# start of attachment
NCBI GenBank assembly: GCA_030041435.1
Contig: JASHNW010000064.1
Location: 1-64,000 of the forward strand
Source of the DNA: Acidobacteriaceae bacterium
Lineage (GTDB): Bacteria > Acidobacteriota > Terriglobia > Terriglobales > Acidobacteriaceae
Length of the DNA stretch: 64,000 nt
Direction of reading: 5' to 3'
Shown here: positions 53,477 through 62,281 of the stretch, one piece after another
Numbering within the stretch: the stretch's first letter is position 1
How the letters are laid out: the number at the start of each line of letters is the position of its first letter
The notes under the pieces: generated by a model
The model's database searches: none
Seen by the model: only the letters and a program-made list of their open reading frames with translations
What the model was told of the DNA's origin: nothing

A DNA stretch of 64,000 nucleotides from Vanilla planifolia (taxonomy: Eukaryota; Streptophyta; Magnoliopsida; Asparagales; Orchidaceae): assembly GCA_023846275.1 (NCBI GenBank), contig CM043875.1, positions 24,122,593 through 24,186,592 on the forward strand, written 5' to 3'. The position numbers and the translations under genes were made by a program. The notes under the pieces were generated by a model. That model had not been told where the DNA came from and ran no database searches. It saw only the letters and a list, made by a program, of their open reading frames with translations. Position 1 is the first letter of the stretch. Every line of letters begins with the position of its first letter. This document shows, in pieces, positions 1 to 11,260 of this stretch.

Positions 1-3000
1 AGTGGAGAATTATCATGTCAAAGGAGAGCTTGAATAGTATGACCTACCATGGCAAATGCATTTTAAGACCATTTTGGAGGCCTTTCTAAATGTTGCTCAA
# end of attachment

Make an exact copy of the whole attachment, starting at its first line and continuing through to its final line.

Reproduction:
NCBI GenBank assembly: GCA_030041435.1
Contig: JASHNW010000064.1
Location: 1-64,000 of the forward strand
Source of the DNA: Acidobacteriaceae bacterium
Lineage (GTDB): Bacteria > Acidobacteriota > Terriglobia > Terriglobales > Acidobacteriaceae
Length of the DNA stretch: 64,000 nt
Direction of reading: 5' to 3'
Shown here: positions 53,477 through 62,281 of the stretch, one piece after another
Numbering within the stretch: the stretch's first letter is position 1
How the letters are laid out: the number at the start of each line of letters is the position of its first letter
The notes under the pieces: generated by a model
The model's database searches: none
Seen by the model: only the letters and a program-made list of their open reading frames with translations
What the model was told of the DNA's origin: nothing

A DNA stretch of 64,000 nucleotides from Vanilla planifolia (taxonomy: Eukaryota; Streptophyta; Magnoliopsida; Asparagales; Orchidaceae): assembly GCA_023846275.1 (NCBI GenBank), contig CM043875.1, positions 24,122,593 through 24,186,592 on the forward strand, written 5' to 3'. The position numbers and the translations under genes were made by a program. The notes under the pieces were generated by a model. That model had not been told where the DNA came from and ran no database searches. It saw only the letters and a list, made by a program, of their open reading frames with translations. Position 1 is the first letter of the stretch. Every line of letters begins with the position of its first letter. This document shows, in pieces, positions 1 to 11,260 of this stretch.

Positions 1-3000
1 AGTGGAGAATTATCATGTCAAAGGAGAGCTTGAATAGTATGACCTACCATGGCAAATGCATTTTAAGACCATTTTGGAGGCCTTTCTAAATGTTGCTCAA